For those of us that live in relatively flat, urban areas, it’s easy to become complacent about transport. Cars, buses, bikes and walking rule the roost, and their authority isn’t questioned.
In various parts of Colombia, however, drivers and transport experts are forced to use their initiative to deal with numerous variances, such as hills that are so steep they’re almost vertical, or the need to attach huge speakers and a stereo system to your two-wheeled vehicle.
This, friends, is transport: Colombian style.
1. Willys in the Colombian Coffee Triangle
Used in the Coffee Region of Colombia many years ago to transport fruit, coffee, humans and other commodities around in the steep, unforgiving hills of Antioquia. These Willy Jeeps might look unsuspecting at first, but just wait until you see them in action. They’re designed to take huge amounts of weight and, therefore, can actually ride in an almost upright position. You can still grab a Willy (teehee) if you travel to the Coffee Zone, and head to places around Salento for a neat little trek.
2. Chivas in Cartagena
While buses themselves are a pretty unique experience in Colombia, nothing compares to the chiva, which has become one of the symbols of Colombia. Traditionally, like Willys, they were intended to escort people and produce around. A disproportionate amount of people would crowd into the buses to get around, while chickens and much more crowded the aisles and the roof.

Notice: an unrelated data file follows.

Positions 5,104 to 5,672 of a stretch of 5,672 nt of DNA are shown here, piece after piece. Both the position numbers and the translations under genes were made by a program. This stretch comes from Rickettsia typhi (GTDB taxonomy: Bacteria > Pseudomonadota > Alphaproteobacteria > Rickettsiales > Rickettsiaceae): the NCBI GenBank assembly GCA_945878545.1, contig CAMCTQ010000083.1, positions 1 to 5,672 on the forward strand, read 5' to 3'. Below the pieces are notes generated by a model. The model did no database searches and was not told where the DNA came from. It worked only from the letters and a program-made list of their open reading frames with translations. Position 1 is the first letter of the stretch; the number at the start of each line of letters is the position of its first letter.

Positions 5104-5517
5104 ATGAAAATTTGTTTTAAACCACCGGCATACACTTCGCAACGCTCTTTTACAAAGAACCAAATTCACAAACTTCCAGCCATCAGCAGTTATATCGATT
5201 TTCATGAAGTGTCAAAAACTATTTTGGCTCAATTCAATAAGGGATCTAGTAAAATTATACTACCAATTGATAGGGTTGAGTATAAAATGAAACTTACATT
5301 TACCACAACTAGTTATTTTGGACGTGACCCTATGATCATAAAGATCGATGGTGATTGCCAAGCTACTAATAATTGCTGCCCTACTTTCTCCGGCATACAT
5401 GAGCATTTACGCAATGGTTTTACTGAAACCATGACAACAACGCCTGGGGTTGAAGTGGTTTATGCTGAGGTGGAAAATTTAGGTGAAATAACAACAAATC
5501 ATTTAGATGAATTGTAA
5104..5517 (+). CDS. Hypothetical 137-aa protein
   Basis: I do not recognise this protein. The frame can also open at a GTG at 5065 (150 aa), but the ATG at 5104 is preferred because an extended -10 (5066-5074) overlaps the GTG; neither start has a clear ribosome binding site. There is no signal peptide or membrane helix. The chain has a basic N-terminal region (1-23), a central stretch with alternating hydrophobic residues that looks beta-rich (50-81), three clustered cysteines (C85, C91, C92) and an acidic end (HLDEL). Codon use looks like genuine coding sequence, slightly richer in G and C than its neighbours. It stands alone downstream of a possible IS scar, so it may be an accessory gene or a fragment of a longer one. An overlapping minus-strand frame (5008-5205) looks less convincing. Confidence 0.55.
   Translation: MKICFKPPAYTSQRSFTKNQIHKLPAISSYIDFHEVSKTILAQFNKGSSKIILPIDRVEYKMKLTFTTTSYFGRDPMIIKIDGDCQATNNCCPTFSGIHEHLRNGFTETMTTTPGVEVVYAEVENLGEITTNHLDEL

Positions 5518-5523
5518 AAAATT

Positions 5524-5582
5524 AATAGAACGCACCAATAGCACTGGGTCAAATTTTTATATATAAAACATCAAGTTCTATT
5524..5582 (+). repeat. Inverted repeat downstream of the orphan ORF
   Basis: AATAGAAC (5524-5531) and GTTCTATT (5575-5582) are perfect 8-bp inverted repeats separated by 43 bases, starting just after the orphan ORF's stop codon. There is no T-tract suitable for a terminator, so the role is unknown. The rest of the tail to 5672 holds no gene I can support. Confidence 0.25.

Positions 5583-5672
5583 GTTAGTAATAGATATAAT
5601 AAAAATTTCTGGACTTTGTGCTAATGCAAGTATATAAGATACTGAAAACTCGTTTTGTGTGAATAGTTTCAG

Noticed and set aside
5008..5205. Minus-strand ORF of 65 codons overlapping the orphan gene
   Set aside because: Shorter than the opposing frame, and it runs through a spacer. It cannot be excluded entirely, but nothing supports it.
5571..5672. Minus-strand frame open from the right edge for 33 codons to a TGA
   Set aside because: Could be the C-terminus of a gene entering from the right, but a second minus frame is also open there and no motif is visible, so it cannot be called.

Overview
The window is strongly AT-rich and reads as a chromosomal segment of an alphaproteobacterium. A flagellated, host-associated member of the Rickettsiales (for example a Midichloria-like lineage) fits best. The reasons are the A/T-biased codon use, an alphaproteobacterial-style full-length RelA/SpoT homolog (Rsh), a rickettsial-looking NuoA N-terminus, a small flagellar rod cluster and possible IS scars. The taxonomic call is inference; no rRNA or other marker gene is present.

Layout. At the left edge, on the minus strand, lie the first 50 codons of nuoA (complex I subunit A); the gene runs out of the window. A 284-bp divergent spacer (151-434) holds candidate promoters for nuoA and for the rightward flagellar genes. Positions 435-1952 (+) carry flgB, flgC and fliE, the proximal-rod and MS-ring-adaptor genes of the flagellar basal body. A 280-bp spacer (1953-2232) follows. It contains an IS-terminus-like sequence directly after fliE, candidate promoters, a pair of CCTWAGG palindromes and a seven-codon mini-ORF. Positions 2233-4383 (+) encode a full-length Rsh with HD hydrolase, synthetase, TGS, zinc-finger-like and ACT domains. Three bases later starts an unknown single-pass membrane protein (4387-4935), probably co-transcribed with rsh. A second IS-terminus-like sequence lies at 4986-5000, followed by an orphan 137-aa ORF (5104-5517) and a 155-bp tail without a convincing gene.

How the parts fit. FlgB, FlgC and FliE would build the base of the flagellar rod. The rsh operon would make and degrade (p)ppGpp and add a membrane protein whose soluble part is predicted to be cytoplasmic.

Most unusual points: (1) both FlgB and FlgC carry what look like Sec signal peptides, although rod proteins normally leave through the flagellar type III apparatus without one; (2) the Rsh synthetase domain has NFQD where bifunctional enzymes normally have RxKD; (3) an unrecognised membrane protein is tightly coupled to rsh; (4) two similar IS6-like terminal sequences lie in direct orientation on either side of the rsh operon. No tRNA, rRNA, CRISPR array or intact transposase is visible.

Today chickens have been replaced by vallenato bands and bottles of rum, as the buses have become akin to party buses. They’re a great way to do a tour of Cartagena as they show you the city by night, and take you to some of the hottest places in town.
3. BiciTaxi in Tolu
Do you like reggaeton? Doesn’t matter in Tolu, since whichever direction you go in you’ll find yourself facing an onslaught of huge stereo systems blasting out the bow dem riddem at full volume. But this isn’t just limited to households and shops, as you might expect if you’ve been on vacation to Colombia’s Caribbean Coast elsewhere. No, reggaeton is pumped out from BiciTaxis going in every direction, meaning the mess of noise is little more than a blur. These BiciTaxis are a cheap way of getting around in Tolu, and can be found all over town.
4. MetroCable in Medellín
Unique because the MetroCable isn’t just an impressive transport system – it’s also a progressive and successful initiative to bring together communities in Medellín and make the main city easier to access for people in vulnerable communities. The MetroCable has greatly reduced unemployment and other afflictions previously rife in the city, and continues to be a badge of honour for Medellín and her residents. If you travel to Medellín, it’s also a great opportunity to get some spectacular views of the city.
5. Funicular in Bogotá
Although a new pathway recently opened to the top of Bogotá‘s Monserrate mountain, those of us who want a little bit of energy when we get to the top will much prefer the Funicular. It doesn’t just conserve energy though, it also allows you to slowly observe the view of Colombia’s sprawling capital as you get further and further up into the mountain. And once you’re up there? Some of the most amazing views of the city you’re likely to see.